Report on FEMALE FACTORY, 28 August 1829

The proposed object of yesterday’s third “Bill” is novel, as its title sounds whimsical.

The title is that of “a Bill to compel married men to send for their wives, or to maintain them after the expiration of their sentence to the female factory.”

Husbands of women sentenced to the female factory at Parramatta, are to send or apply for their wives within three days after the expiration of their sentences, or pay a certain sum per diem, for every day they may remain after that time.

Upon this we shall be brief. The proposed compulsion is perhaps equitable enough. If a Bill were proposed to encourage matrimony, and to regulate the distribution of females, so that the factory should not shut up a tenth of the numbers of deluded women which that abode of penance does now, and has done for years past, (and which diffuses so moral an influence as to cause every nine out of ten to come out more case-hardened in vicious profligacy than before) however shocked, the morbid sentimentalities of our Mrs. FRY-going folk might feel at the base idea of so naughty a project, —- we question much how it could be proved inconsonant to sound morality after all, any more than contrary good, calculating, deep-thoughted policy. To this factory sepulchering—short commons, and petty tyranny, may be ascribed the present hopeful state of our distant penal settlements.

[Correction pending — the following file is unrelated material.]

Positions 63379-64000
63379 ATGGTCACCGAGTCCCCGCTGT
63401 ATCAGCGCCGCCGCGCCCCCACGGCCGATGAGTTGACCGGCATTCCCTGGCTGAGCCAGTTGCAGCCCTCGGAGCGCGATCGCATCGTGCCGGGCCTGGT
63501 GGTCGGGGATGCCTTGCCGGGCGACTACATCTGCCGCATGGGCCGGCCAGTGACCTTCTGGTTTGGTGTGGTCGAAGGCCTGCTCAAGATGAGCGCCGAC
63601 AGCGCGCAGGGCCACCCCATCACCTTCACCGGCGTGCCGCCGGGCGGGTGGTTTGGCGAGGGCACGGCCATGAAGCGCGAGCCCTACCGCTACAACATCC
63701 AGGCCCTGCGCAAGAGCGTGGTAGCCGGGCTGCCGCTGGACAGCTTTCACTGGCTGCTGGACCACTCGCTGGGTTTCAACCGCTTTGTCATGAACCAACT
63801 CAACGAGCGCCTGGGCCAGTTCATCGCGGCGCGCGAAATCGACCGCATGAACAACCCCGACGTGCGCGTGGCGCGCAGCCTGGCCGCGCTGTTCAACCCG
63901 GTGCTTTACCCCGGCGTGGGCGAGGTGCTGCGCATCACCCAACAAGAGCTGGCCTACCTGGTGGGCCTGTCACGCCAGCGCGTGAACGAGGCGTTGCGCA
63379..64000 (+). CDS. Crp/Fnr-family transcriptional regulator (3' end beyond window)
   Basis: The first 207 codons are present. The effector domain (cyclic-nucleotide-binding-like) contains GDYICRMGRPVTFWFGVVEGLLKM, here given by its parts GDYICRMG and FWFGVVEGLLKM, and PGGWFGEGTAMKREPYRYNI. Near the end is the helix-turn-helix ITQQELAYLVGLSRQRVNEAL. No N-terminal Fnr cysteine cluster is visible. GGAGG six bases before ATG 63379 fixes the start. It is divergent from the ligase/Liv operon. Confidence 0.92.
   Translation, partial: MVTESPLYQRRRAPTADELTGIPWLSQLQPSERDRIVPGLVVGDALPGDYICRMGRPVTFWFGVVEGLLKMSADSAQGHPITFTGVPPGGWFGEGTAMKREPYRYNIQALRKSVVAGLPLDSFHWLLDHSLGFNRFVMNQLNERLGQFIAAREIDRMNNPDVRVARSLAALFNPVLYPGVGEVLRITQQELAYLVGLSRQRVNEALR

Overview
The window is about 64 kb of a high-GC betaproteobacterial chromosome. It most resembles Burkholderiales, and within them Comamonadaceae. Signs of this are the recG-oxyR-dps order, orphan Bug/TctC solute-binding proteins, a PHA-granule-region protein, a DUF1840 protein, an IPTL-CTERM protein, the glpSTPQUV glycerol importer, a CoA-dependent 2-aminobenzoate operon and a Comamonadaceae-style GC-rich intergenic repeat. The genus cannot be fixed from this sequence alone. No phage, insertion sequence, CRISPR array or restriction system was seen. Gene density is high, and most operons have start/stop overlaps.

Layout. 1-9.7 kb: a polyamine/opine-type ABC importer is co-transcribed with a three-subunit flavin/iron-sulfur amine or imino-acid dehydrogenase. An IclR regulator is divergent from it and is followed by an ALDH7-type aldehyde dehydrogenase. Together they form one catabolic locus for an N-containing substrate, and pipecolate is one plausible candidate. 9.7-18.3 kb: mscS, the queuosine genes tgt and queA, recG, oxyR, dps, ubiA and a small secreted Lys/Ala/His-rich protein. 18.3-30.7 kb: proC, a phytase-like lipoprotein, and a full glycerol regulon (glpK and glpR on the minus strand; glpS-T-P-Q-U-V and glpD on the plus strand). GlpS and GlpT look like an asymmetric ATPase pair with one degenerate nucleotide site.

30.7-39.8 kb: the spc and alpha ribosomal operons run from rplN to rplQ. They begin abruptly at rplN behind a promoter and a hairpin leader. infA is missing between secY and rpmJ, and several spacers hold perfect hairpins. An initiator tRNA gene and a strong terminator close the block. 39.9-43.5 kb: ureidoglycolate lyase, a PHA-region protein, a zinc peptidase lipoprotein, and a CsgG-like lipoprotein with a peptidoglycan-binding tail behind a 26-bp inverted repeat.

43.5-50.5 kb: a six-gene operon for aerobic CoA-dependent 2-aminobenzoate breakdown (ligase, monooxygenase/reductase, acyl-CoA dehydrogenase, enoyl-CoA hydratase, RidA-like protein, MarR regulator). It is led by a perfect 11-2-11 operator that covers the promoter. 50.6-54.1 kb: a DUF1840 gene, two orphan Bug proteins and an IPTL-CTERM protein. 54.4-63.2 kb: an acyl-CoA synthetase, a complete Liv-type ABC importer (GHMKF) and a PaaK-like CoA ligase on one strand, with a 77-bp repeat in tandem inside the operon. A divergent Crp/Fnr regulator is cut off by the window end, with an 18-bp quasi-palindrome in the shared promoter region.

Taking the above Bill as it stands, we consider it may pass.

See Original: “No title,” The Australian (Sydney, NSW: 1824 – 1848), Friday 28 August 1829, pp.2-3